Immigrant Justice Corps’ Community Fellowship Program

immigrant-justice-corps-ijcFor the first time ever, the Immigrant Justice Corps is recruiting post-graduate fellows to work with immigration law in New York City! Brought to us by Sarah Deri Oshiro ’04, this opportunity is perfect for graduating seniors interested in working with law and immigrant populations.

Announced & Accepting Applications for 2014

The Immigrant Justice Corps (IJC) is the largest expansion of immigration legal services in New York City’s history and the first fellowship program in the country dedicated to the provision of high-quality immigration legal assistance. Inspired by Chief Judge Robert Katzmann of the U.S. Court of Appeals for the Second Circuit, the IJC recruits talented new lawyers and college graduates from around the country and partners them with New York City’s leading non-profit legal services providers and community-based organizations to offer a broad range of immigration assistance, including naturalization, deportation defense, and applications for asylum seekers, juveniles, and victims of crime, domestic violence or human trafficking.

Beginning in 2014, the IJC will offer two types of fellowships annually: Justice Fellowships for recent law graduates and Community Fellowships for college graduates. Applications for 2014 Community Fellowships will be accepted on a rolling basis from April 1, 2014 until May 1, 2014. The application period for the Justice Fellowship has ended. For more information on eligibility for the Community Fellowship and program details, please see below.

Structure of the Community Fellowship Program

The IJC will award Community Fellowships to individuals who have graduated, or are graduating, from an undergraduate institution during the 2013-2014 academic year. We seek individuals from around the country with tremendous talent and promise and a commitment to serving immigrant communities. Community Fellows will be employees of the IJC, but will be placed in pairs in community-based organizations located in immigrant communities throughout New York City. Upon selection, fellows will have the opportunity to indicate their preferences as to their placement at a host organization, though the IJC will, ultimately, make placement decisions. At the outset of the fellowship, Community Fellows will participate in an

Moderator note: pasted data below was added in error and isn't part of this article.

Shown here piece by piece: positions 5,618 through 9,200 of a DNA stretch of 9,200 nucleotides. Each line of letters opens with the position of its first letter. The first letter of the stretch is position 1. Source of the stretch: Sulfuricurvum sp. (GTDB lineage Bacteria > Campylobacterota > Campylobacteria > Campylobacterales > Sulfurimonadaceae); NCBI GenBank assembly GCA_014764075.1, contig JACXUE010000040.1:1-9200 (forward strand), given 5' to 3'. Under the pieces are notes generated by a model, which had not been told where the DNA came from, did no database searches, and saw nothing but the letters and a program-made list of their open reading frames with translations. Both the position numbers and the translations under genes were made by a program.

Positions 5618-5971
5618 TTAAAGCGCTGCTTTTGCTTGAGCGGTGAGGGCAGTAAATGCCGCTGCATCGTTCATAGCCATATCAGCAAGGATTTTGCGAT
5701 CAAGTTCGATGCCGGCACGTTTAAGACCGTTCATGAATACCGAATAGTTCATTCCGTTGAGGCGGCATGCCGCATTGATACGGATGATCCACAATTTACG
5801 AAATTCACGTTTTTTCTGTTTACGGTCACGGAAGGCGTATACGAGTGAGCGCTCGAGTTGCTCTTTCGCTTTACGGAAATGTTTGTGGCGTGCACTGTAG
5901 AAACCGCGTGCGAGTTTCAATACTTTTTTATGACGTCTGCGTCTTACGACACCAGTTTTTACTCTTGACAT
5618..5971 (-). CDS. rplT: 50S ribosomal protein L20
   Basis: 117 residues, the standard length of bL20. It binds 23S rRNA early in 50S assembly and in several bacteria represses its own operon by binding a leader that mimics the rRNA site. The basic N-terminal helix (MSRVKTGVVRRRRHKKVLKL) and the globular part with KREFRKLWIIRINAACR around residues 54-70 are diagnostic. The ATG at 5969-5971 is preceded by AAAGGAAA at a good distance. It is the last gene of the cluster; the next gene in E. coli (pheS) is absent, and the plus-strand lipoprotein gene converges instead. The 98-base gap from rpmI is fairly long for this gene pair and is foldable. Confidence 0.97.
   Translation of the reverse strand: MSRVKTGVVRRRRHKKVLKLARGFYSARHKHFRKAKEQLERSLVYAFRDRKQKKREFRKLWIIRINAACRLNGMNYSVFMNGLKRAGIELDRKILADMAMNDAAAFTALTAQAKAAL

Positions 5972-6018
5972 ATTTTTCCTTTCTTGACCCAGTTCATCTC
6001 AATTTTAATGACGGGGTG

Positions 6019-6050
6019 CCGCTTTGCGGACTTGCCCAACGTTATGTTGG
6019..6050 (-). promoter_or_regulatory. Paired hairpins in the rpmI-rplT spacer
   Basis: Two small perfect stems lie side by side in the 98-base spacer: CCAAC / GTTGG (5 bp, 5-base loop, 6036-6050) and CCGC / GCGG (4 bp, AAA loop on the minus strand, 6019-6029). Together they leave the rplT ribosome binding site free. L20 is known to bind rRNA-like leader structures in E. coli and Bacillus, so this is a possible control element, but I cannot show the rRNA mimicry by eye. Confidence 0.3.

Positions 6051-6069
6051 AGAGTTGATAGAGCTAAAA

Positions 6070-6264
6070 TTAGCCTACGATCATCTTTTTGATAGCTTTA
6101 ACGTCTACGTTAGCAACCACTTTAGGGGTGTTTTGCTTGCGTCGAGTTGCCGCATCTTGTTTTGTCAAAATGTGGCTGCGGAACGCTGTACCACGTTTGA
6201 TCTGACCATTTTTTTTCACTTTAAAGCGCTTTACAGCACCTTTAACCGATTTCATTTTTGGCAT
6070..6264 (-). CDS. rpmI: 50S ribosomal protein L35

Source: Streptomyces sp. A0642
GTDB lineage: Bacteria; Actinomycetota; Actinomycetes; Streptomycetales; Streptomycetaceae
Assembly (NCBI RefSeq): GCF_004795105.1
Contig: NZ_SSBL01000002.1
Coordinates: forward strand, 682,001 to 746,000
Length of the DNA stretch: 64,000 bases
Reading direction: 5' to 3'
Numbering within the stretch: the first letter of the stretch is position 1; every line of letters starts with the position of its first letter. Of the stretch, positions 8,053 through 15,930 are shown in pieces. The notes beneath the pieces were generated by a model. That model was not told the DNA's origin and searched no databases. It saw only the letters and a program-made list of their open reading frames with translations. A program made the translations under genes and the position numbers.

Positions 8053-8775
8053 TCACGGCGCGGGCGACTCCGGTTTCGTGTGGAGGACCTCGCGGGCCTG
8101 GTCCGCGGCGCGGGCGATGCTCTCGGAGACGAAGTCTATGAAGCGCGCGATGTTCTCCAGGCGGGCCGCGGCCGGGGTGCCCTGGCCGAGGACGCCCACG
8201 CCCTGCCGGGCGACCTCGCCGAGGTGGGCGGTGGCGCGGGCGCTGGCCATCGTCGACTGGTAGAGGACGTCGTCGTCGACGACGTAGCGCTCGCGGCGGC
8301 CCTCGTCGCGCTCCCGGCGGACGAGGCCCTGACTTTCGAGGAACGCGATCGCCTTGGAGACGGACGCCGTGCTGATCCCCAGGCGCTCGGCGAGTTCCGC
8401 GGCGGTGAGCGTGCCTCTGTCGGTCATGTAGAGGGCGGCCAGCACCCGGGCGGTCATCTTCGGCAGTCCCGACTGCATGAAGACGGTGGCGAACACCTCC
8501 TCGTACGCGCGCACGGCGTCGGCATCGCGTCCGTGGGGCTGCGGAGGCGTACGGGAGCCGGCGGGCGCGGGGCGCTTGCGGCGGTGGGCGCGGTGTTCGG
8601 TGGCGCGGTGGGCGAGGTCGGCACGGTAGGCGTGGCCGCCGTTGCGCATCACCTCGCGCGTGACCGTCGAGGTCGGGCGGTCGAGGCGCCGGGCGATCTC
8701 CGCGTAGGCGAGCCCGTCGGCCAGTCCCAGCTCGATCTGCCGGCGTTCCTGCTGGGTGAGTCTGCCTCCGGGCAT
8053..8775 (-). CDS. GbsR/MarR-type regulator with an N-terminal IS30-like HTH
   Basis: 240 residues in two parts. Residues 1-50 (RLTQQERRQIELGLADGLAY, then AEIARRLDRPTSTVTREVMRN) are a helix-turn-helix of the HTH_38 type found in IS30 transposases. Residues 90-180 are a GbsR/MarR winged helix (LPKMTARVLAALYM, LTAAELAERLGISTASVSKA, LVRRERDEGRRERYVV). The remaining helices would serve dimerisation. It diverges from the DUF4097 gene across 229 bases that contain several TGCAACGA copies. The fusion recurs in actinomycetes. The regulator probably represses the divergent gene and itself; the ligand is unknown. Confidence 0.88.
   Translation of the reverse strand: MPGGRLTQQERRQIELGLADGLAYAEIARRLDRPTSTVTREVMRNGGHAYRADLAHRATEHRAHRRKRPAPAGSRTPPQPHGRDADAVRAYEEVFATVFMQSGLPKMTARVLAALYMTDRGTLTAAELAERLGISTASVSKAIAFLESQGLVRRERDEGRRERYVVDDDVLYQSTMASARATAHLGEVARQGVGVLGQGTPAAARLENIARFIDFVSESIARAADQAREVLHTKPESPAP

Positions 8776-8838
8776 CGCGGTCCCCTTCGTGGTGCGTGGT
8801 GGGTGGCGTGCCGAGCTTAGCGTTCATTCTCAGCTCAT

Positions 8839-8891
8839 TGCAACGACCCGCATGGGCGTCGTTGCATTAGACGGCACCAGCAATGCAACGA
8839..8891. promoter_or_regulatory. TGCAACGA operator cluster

intensive multi-week training program to learn the basics of immigration law and to teach them to deliver a limited range of direct immigration services. Once in the field, Community Fellows will undertake intensive outreach and education in the communities they serve to alert individuals to their potential eligibility for various forms of immigration benefits and to the new services the IJC will be providing. Under the intensive supervision of experienced IJC attorney supervisors, Community Fellows will ultimately play a vital role in providing immigration screenings and helping individuals to apply for green cards, citizenship, and special protections

Community Fellowships last for two years. Each year of the fellowship, Fellows will receive an annual salary of $35,000. Benefits will also be covered by the IJC, along with loan repayment assistance. During the course of the fellowship, IJC will also assist Community Fellows in applying to become BIA Accredited Representatives, which are authorized to practice certain aspects of immigration law without a law degree. In addition to the intensive immigration law training program at the start of their fellowship, throughout the course of the two years, fellows will meet bi-weekly as a group for professional development activities, skills trainings, case sharing, reflection sessions and other programmatic activities organized by the IJC staff. At the end of the fellowship, the fellows will be extraordinarily well trained, deeply networked in the legal and immigrant rights community, and profoundly committed to developing creative strategies to fight poverty and ensure access to justice.

Eligibility & Application Process

In order to receive a 2014 Community Fellowship, which begins in September 2014, you must be a college student who is graduating or has graduated during the 2013-2014 academic year.

Applications are due by 11:59 p.m. on May 1, 2014 and must be submitted via the IJC website: Finalists will be interviewed in New York City or via video conference (for applicants who are unable to travel to New York City). Fellows will be informed of their selection in June 2014 and all other applicants will be notified once the selection

Applicants will be asked to submit:

• Three letters of recommendation, including at least one academic reference and at least one from a prior employer or someone who can speak to the quality of your work in a professional setting.

• A statement of interest no longer than 500 words describing why you would like to be a part of the IJC Community Fellowship Program. Questions to consider in drafting the Statement of Interest include: Why are you interested in immigration? How might an IJC Fellowship prepare you for the career you may want to have in the future?

Questions? More Information?

If you have questions or would like more information, please visit our website, which will provide more background on the IJC and an updated list of FAQs: If the FAQ page does not provide an answer to your question, please contact the IJC at: This email address will be checked daily.

Jelisa Adair

I am the Civic Engagement Fellow for 2013-2014. While a student at Wesleyan I double majored in Psychology and Feminist, Gender, and Sexuality Studies and completed a joint thesis during my senior year. I am interested in issues of social justice, mental health, media, and global welfare.